As used herein, the term “vitamin C” includes ascorbic acid and its derivatives, conjugates and metabolites. Such derivatives include, for example, oxidation products such as dehydroascorbic acid and edible salts of ascorbic acid such as, illustratively, calcium, sodium, magnesium, potassium and zinc ascorbates. The term vitamin C includes these derivatives and any other art-recognized vitamin C derivatives (see for example, U.S. Pat. Nos. 5,137,723 and 5,078,989) including vitamin C esters, useful for the purposes of this invention.

In a first aspect, the invention provides a pharmaceutical composition comprising: S-adenosylmethionine, vitamin E, vitamin C and a pharmaceutically acceptable carrier. The S-adenosylmethionine, vitamin E, or vitamin C may be in the form of a suitable pharmaceutically acceptable salt. Functional derivatives, conjugates and metabolites of S-adenosylmethionine, vitamin E, or vitamin C can also be used to prepare the pharmaceutical composition according to the invention.

The pharmaceutical compositions of the present invention may further comprise pharmaceutically acceptably liver-targeting compounds. The inclusion of a liver-targeting compound allows the pharmaceutical compositions to be targeted to the liver of the patient thereby eliminating deleterious systemic effects. The S-adenosylmethionine, vitamin E, and vitamin C can be conjugated to bile salts or albumin for preferential delivery to the liver. Alternatively, the S-adenosylmethionine, vitamin E, vitamin C can be encapsulated within liposomes which are preferentially targeted to the liver.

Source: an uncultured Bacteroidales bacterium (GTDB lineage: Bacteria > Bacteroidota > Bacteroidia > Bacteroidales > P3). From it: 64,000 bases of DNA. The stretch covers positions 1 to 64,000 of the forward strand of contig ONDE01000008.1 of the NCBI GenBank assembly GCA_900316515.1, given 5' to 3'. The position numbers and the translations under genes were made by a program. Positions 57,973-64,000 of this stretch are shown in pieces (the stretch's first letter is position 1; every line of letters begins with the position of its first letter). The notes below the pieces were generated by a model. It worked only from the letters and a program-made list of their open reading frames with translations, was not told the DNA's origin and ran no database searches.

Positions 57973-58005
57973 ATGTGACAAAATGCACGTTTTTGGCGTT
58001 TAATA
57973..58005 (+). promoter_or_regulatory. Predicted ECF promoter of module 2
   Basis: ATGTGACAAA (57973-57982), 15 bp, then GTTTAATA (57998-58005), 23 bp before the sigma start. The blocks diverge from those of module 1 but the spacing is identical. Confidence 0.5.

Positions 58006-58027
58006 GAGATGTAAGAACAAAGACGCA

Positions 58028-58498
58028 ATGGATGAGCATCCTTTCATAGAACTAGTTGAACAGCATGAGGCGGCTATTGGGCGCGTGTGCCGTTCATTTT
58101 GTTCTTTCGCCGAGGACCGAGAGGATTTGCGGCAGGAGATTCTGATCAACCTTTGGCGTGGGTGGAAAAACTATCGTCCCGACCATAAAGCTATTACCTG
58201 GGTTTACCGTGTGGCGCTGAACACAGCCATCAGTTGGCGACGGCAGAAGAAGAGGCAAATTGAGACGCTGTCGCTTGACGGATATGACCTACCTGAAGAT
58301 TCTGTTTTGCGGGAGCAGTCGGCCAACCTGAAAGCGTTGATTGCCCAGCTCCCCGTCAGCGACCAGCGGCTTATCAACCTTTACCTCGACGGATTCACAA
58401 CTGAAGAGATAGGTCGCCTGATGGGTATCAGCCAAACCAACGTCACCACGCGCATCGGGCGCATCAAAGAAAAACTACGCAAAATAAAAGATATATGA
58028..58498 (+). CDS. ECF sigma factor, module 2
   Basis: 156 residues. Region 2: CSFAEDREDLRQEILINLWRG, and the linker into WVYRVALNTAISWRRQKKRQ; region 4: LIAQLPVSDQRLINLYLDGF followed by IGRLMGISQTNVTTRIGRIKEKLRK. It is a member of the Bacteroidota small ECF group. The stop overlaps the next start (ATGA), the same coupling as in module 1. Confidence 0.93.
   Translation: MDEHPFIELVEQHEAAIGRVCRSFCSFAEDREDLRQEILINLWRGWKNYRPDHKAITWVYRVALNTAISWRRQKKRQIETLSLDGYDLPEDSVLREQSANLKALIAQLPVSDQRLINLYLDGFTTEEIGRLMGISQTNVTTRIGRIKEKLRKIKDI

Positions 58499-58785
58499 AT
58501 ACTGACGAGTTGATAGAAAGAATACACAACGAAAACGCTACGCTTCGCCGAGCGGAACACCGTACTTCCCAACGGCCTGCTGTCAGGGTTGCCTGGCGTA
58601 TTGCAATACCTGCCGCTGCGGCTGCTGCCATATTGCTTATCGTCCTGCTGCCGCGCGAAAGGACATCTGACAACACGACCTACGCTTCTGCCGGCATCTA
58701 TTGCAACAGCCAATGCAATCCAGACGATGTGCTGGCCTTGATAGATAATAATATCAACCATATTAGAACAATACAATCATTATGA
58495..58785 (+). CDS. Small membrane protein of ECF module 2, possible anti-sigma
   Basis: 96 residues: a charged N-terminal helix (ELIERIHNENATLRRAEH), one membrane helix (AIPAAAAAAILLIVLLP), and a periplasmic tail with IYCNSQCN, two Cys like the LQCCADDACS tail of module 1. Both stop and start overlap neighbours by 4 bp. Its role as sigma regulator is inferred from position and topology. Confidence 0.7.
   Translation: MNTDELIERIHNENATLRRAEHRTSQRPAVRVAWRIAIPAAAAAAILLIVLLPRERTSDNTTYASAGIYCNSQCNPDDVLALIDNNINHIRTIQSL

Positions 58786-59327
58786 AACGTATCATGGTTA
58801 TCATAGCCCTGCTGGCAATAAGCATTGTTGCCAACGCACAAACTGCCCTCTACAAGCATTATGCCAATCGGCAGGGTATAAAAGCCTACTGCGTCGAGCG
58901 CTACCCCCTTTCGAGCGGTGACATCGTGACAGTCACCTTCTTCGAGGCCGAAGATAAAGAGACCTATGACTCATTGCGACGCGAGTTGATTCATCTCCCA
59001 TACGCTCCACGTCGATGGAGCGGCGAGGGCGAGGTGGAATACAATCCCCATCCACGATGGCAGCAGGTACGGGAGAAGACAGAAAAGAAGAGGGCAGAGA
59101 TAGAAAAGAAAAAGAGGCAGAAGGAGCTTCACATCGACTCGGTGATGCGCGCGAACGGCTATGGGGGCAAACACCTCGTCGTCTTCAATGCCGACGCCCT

Pharmaceutical compositions for use in accordance with the present invention may be formulated in conventional manner using one or more physiologically acceptable carriers comprising excipients and auxiliaries which facilitate processing of the active compounds into preparations which can be used pharmaceutically. Proper formulation is dependent upon the route of administration chosen.

For injection, the agents of the invention may be formulated in aqueous solutions, preferably in physiologically compatible buffers such as Hanks's solution, Ringer's solution, or physiological saline buffer. For transmucosal administration, penetrants appropriate to the barrier to be permeated are used in the formulation. Such penetrants are generally known in the art.